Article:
I also feel gratitude to Australia as a new migrant and have great respect for the Christian contribution to and role in this country and humanity. I wrote to the Mayor and other Councillors that Australia faces the challenge of properly honouring the enormous role of Christian faith in this blessed land while also being an inclusive multicultural country. I recognised that in itself the introduction of Christian prayer at Council meetings is a way of seeking divine guidance, particularly for Christian Councillors. We recognise the value of this and support it as long as it is done in an inclusive way. The chief concern for Together For Humanity[iv] is the way that the symbolism of exclusive Christian worship will be perceived by some in the community, particularly young people both or minority and majority backgrounds.

Academics studying prejudice are concerned with the way that a majority culture or belief becomes the norm and others are discriminated against by being considered "different". This has been called the "new racism". Several comments on the story in local media are consistent with the theory, seeing it as an affirmation of Australia as a "Christian country”.[v] I suggested that the introduction of prayer to Council is an opportunity to affirm the diverse character of your city and our country. One way to do this is by inviting representatives from various faiths to offer prayers... Taking up the opportunity in this discussion can support the efforts of teachers and governments to develop an inclusive society where all enjoy a sense of belonging and confidence to participate in all aspects of Australian life.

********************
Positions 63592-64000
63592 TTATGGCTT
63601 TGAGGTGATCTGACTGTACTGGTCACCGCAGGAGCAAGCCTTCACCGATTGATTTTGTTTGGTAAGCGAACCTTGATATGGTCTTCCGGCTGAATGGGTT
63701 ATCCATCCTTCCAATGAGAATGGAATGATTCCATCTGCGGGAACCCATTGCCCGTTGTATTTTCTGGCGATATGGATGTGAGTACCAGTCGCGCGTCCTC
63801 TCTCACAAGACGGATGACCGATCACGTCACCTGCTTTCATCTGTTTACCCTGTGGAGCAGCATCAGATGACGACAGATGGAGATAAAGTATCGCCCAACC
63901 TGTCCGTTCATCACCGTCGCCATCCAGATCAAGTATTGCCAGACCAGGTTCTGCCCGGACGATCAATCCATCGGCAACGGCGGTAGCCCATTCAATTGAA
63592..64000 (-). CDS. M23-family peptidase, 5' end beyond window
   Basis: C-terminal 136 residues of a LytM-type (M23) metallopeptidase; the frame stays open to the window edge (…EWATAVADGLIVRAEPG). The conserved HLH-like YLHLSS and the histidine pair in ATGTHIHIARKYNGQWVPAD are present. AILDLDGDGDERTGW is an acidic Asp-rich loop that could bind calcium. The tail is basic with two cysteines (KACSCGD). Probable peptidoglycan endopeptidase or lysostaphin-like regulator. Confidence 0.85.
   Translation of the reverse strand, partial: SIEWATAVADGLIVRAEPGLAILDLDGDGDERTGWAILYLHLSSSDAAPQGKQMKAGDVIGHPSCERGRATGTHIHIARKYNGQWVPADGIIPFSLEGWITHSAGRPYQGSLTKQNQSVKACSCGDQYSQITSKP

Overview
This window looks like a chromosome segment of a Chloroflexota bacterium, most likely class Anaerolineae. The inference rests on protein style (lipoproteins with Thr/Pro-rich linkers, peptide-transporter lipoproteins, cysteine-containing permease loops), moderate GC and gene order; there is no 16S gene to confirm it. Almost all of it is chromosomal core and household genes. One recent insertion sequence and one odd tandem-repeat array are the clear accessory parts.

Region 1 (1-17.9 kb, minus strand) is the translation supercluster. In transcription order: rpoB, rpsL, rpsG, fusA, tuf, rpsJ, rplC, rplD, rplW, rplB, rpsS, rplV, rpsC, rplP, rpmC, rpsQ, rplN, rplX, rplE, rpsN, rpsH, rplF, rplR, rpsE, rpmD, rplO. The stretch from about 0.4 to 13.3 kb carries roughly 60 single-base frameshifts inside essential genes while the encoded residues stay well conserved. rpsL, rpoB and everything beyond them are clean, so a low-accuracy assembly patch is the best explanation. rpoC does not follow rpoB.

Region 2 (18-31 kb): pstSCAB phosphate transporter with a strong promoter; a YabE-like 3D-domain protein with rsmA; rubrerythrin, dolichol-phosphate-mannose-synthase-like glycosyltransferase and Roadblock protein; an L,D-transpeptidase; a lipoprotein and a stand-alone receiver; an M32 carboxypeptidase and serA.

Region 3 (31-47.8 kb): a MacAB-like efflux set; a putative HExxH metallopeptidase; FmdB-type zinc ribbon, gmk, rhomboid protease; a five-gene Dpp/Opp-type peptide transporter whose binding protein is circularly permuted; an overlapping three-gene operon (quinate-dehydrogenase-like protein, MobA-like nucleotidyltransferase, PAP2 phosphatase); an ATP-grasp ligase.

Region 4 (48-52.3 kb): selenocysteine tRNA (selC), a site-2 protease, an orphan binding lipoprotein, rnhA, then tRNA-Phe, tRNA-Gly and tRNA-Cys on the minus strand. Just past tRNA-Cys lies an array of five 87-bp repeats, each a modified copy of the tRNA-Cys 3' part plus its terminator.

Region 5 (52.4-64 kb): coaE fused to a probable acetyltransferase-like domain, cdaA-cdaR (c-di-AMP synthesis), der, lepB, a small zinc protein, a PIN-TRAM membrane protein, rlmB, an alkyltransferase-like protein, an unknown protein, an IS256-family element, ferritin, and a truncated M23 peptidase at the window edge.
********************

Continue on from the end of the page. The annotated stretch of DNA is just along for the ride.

This is not a new dilemma. Joseph was a foreigner who did very well in Egypt, his father also thrived in Egypt, with his 17 years being among the best years of his life[vi] when he really lived[vii], in contrast to the rest of the years of his life that he described to Pharaoh as “few and bad[viii]”.  There is a problem though in that Jacob and his family have little respect or tolerance for the idol worshiping religion of the host nation. One way to manage this problem was to segregate the newcomers into their own enclave[ix]. Yet, the death of Jacob presented a problem, he was adamant that he not be buried in Egypt[x], according to one opinion this was because he didn’t want to buried among Egyptians who he considered wicked[xi].